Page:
- Impact of public health order fines on vulnerable groups
- Department of Home Affairs Discussion Paper on the proposed ‘National Data Security Action Plan’
- Inquiry into the Road Transport Amendment (Medicinal Cannabis- Exemptions from Offences) Bill 2021
- Next steps to improve Australia’s settlement and integration of refugees
- Consultation on a Model for a National Compensation Scheme for Modern Slavery Survivors
- IRO error in Weekly Payments Discussion Paper
- Proposed funding approach- federal jurisdiction matters
- Inquiry into the domestic application of the UNDRIP
Impact of public health order fines on vulnerable groups
The Indigenous Issues, Public Law, Human Rights and Children’s Legal Issues Committees contributed to a Law Society letter to the Premier. The letter provided detail on the scope and nature of injustice and significant hardships arising from the disproportionate issuing of public health order (‘PHO’) fines in areas of high Aboriginal population and high social disadvantage, and on the impact that pursuing enforcement is having on Local Court workloads. We submitted that putting in place two administrative measures to mitigate the impacts of fines administration may ameliorate these effects.
Between March 2020 and 31 March 2022, Revenue NSW data shows that 61,586 PHO fines were issued. Of these, 45,712 fines are now overdue. As at 31 January 2022, 3,563 PHO fines had been issued to children aged between 10-17 years. Revenue NSW data also shows that postcodes with high Aboriginal populations were among the towns with the highest number of fines issued per capita during the Delta outbreak. The data available also shows at least 71 amendments to the public health orders between July 2021 and October 2021.
We proposed that the Government:
- convert all fines issued to children to cautions or waivers;
- create a new review dispute resolution pathway within Revenue NSW for reviewing PHO fines, including those which have been previously refused. We submitted that the reviewing officer should adopt a presumption in favour of exercising their discretion under the Fines Act to withdraw a fine in respect of a review request that raises unfairness in the issuing of the fine.
Department of Home Affairs Discussion Paper on the proposed ‘National Data Security Action Plan’
The Privacy and Data Law Committee contributed to a submission to the Law Council on a Department of Home Affairs Discussion Paper on the proposed ‘National Data Security Action Plan’, which outlined a series of questions relating to privacy and data security.
The Law Society is supportive of the adoption of the European Union’s General Data Protection Regulation (‘GDPR’), as it is cited as a best practice example by experts in the field. Additionally, achieving GDPR adequacy would have significant benefits for Australian businesses in the form of reduced compliance costs associated with negotiating contractual provisions and streamlined interactions with businesses trading in the EU.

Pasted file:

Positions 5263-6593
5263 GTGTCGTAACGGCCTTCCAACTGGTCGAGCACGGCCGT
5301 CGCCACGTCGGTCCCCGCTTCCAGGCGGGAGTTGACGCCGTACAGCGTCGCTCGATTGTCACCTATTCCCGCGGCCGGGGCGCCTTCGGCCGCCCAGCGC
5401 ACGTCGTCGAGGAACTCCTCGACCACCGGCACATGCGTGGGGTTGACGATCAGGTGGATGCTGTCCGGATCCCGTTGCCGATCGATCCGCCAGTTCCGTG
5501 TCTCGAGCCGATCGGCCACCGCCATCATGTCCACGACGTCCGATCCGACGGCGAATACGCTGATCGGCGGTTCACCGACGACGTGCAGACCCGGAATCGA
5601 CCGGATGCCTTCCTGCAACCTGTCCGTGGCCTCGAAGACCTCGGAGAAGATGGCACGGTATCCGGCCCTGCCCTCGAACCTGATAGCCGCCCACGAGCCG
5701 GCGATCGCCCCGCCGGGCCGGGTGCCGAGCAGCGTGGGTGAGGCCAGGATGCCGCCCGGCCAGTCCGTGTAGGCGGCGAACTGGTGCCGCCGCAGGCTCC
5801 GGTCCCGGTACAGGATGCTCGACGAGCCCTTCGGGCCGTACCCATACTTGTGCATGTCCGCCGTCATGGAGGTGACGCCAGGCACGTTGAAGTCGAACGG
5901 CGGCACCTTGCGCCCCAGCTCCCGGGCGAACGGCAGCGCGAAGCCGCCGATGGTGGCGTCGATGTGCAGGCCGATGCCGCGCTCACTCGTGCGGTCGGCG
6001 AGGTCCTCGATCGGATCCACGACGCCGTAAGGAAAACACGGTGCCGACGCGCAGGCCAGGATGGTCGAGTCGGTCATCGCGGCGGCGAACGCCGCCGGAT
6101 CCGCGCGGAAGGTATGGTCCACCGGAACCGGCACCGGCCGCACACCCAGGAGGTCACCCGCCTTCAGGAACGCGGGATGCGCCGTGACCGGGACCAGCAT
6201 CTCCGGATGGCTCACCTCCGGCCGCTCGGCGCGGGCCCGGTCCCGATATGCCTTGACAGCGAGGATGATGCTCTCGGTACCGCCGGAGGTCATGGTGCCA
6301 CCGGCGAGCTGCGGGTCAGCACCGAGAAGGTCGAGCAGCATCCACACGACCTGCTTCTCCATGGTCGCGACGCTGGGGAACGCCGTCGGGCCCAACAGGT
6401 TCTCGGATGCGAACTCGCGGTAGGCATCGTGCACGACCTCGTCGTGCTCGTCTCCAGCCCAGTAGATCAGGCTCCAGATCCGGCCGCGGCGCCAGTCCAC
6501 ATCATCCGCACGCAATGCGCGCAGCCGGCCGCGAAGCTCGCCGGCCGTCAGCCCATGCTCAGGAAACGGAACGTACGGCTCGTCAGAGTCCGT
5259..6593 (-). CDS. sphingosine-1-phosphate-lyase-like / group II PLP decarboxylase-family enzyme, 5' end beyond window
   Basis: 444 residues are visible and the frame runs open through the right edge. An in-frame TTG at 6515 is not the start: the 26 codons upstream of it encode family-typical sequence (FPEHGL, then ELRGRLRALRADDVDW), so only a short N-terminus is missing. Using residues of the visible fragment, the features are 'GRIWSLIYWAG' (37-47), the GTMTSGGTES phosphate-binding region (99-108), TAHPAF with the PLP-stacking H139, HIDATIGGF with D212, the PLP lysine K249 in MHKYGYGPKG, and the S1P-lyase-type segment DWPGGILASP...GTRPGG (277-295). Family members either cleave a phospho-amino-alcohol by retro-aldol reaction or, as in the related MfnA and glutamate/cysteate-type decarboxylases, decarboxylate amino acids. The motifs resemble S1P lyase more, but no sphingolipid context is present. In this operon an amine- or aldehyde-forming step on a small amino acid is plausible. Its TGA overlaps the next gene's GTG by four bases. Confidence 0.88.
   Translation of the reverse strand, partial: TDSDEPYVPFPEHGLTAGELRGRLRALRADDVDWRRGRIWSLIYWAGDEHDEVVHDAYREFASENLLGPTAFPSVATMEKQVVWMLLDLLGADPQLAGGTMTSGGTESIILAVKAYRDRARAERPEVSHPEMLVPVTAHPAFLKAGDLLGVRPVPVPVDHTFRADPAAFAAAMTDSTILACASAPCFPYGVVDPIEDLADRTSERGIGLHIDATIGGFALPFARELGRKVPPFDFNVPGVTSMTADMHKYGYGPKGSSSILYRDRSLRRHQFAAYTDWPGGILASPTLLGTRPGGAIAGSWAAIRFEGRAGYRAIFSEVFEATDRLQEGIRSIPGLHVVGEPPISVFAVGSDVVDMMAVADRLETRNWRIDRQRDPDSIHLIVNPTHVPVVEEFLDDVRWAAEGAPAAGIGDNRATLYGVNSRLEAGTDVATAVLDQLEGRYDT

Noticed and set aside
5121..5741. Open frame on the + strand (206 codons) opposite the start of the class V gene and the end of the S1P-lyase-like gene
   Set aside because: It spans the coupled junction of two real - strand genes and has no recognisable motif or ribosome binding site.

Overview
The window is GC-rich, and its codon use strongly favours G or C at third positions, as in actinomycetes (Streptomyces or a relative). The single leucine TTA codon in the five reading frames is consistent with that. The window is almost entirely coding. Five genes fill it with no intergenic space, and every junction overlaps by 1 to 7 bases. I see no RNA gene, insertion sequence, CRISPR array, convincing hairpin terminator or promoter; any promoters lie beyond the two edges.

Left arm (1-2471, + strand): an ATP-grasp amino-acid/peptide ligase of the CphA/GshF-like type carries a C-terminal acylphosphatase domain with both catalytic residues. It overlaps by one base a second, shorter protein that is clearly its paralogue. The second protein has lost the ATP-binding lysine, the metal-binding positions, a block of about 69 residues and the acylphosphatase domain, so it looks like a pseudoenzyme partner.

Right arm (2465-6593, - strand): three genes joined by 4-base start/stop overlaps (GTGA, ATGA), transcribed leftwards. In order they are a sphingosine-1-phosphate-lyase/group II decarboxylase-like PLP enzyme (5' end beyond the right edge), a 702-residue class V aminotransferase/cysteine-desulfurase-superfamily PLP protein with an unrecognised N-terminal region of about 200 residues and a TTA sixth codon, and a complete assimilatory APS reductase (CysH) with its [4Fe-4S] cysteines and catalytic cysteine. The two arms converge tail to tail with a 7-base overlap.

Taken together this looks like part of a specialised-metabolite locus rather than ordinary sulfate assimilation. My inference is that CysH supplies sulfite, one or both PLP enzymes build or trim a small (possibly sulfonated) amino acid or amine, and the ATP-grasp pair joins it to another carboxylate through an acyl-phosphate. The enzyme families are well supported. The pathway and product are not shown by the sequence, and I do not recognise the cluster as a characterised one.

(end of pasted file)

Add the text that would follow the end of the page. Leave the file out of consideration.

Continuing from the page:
The Law Society supported a whole-of-government approach to digital strategy. Such an approach is important to ensure a consistent and principled approach is taken across government agencies, and that quality or safeguards are not dependent upon the department or portfolio in which the project is housed. We consider that it is critical to avoid fragmentation through a piecemeal approach to data security practices.
The submission noted members’ observations that the main challenge faced by industry is the patchwork quality of data security regulation. Australia relies on a patchwork of legislation and international human rights obligations in relation to data security requirements.
Inquiry into the Road Transport Amendment (Medicinal Cannabis-Exemptions from Offences) Bill 2021
The Criminal Law Committee contributed to a submission to the NSW Legislative Council’s Standing Committee on Law and Justice inquiry into the Road Transport Amendment (Medicinal Cannabis-Exemptions from Offences) Bill 2021 (‘the Bill’). The Bill was introduced by The Greens in November 2021.
The object of the Bill is to amend s 111 of the Road Transport Act 2013, to exclude users of medicinal cannabis from the application of the offences relating to driving while a prescribed illicit drug is present in a person’s oral fluid, blood or urine.
The Law Society supported the Bill. We noted that the Government has provided a medical defence to those who legitimately use morphine for their pain, and we consider it appropriate to provide the same defence for those who legally use medicinal cannabis.
We suggested that the Bill requires amendment to clarify that consumption in accordance with the guidance of a doctor is required under the Bill. We further suggested that the accused should bear the evidentiary onus to raise the defence and the onus should thereafter shift to the prosecution to negative it beyond a reasonable doubt, similar to that provided for morphine in s 111(5) of the Road Transport Act 2013.